Ethan Hawke, who plays Pat Garrett in “The Kid,” (a film released earlier this year that didn’t get to Paris) has come a long way from the winsome young student he played in “Dead Poet’s Society,” “Before Sunrise” and “Snow Falling On Cedars.” His later roles just get darker and darker. And, being as fond of the Western genre as I am, I’m always happy to see him turn up in one, even if his character in this is reminiscent of his role in the 2016 re-make of “The Magnificent Seven.”
This film, directed by Vincent D’Onofrio, who came up with the story and plays a minor role as Sheriff Romero, is semi-biographical in that it offers a look at the circumstances in which Garrett killed young William Bonney, popularly known as Billy the Kid. Moreover, D’Onofrio’s story and Andrew Lanham’s screenplay includes the character of a young boy as a simile for Billy’s choices in his brief life.
There was a bit of brilliance in casting Dane Dehaan (“Valerian,” “The Amazing Spiderman 2”), who is remarkable similar to Leonardo DiCaprio in both appearance and personality, as Billy. Young Jake Shur plays Rio Cutler, who shoots his drunken father and kills him when he is beating their mother to death. Rio and his older sister, Sara (Leila George), flee, fearing he’ll be charged with murder. They meet Billy and some of his gang on the journey, who take them in — knowing Garrett and a posse aren’t far behind. The rest, as they say, is history.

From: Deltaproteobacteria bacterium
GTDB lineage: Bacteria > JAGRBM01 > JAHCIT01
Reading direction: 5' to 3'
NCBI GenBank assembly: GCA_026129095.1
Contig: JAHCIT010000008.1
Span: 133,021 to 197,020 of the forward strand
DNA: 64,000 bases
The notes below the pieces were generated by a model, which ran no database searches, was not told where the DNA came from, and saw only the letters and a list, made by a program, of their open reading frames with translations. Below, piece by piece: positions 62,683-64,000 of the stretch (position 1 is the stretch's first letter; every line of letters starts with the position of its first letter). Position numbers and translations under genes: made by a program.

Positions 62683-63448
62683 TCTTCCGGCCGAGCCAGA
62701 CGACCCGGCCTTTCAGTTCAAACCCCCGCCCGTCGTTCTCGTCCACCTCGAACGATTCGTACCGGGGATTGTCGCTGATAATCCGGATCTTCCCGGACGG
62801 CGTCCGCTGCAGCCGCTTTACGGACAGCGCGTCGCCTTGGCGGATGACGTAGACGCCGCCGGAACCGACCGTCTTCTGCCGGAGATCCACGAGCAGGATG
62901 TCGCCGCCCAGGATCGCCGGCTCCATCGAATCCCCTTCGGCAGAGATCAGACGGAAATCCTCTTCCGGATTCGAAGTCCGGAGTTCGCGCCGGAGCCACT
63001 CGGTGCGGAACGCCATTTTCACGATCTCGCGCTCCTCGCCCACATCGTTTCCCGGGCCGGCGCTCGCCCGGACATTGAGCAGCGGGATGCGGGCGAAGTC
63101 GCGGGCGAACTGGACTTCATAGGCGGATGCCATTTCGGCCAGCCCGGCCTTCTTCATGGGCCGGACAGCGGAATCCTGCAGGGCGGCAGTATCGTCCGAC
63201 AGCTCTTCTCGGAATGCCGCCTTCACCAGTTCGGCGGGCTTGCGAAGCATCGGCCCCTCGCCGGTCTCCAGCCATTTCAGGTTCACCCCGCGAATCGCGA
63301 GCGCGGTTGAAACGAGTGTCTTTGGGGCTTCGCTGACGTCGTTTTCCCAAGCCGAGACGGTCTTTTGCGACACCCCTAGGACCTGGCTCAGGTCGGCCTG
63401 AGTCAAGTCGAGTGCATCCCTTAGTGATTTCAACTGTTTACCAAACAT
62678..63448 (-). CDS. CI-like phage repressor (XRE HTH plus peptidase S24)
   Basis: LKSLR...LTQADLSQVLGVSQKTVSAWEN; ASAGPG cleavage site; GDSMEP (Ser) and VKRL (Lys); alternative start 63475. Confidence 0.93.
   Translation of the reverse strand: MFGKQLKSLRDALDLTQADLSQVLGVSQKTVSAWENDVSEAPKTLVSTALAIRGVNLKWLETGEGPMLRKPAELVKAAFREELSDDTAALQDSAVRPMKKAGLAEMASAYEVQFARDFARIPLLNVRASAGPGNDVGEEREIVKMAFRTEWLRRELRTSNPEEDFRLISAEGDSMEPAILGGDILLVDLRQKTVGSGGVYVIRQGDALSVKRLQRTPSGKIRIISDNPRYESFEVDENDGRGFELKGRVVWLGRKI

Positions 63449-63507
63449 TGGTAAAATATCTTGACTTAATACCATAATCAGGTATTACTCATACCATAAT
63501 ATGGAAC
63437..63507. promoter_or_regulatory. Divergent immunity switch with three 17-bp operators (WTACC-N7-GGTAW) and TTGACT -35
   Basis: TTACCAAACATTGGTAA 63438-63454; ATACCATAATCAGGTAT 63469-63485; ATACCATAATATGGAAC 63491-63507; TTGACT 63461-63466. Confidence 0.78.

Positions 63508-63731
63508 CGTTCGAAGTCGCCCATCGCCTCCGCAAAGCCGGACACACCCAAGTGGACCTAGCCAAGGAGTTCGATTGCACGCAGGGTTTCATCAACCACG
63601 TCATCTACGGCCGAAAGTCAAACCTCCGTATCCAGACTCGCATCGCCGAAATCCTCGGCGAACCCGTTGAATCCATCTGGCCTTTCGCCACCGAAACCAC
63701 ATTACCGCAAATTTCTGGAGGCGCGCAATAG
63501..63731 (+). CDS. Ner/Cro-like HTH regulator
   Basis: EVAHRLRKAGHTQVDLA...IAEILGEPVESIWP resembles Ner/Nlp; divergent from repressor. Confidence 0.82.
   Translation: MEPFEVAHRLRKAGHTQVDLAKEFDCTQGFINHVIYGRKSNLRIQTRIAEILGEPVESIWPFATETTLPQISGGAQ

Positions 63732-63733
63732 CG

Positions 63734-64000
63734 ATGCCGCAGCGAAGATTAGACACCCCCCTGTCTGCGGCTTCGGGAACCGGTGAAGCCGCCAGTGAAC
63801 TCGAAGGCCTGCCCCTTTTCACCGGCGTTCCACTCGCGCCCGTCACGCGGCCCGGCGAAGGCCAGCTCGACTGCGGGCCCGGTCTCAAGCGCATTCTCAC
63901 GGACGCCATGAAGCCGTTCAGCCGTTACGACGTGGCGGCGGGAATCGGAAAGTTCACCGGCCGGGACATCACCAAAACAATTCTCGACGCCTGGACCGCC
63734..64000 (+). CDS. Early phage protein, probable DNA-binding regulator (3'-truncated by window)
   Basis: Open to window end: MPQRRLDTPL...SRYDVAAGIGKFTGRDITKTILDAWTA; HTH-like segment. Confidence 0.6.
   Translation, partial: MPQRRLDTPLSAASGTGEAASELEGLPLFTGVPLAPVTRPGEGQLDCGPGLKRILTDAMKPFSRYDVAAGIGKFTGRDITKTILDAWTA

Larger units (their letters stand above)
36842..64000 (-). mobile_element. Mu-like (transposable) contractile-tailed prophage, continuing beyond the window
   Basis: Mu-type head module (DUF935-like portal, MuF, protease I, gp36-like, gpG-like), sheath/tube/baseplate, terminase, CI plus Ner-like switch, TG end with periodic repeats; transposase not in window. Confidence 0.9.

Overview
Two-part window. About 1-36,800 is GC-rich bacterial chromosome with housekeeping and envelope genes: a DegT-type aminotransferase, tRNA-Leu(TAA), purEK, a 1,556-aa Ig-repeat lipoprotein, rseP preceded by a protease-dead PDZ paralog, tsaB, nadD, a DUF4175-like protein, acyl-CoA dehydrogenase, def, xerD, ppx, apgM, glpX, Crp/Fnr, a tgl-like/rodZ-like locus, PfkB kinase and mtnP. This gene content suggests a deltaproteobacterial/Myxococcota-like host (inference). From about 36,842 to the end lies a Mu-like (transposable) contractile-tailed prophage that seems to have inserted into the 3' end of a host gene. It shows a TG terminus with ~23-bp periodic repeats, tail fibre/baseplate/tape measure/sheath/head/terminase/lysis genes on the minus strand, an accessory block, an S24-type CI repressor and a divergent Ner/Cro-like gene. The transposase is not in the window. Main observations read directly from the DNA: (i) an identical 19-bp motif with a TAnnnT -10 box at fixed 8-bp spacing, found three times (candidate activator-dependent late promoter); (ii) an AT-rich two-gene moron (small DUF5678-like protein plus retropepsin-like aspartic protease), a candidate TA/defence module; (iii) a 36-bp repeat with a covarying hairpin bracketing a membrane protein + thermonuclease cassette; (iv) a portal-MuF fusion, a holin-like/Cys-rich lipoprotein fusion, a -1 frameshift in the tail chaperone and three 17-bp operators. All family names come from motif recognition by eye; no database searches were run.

It is easy for Rio to be charmed by Billy. He’s folksy, funny and nearly always positive. Plus, he and Rio share an unfortunate history with their parents. His charm is what made Billy the Kid such a popular figure in the “Wild West” of the late nineteenth century. But knowing the two men (Bonney and Garrett), Rio must decide which way he needs to go in his life — the lawlessness of Billy, or the appreciation of the law in a territory that sees both.
“The Kid” is as much about Garrett, who was brought up on a plantation in Louisiana, as it is about young Bonney. The destruction of the Civil War was ruinous to his family. Both parents died young and Garrett set out for the West to make a life for himself, settling first in Fort Sumner, New Mexico — the town Billy was from. Garrett drifted around New Mexico, signing on as a cowhand first, later involved in the famous Lincoln Wars, then taking positions in law enforcement, first as sheriff of Lincoln County, then as sheriff of Dona Ana County in the south, where Las Cruces is the county seat.
Garrett married in Fort Sumner, a Juanita Gutierrez, who died in childbirth. He then married her 17-year-old sister, Apolinaria, who gave him eight children. She outlived him nearly 30 years, living on a ranch he bought outside of Roswell, then in Las Cruces. My great-aunt Portia (also a rancher from Roswell) knew her and spoke of her. She said she was a tall, slender, beautiful woman, with long black and silver hair. She died in 1936. I found the proximity in time fascinating.
In “The Kid,” Hawke plays Garrett as a cautious lawman, but one willing to make time for a young man who needs guidance. While the meat of the script is a run-up to Garrett’s famous killing event, we find ourselves rooting for both Rio and Billy — knowing the outcome of one, and the tough decision for the other. If you’re a fan of the West, you’ll enjoy it.
See you at the movies.
Toni Clem is a Paris resident and has been writing Deja View for more than 30 years.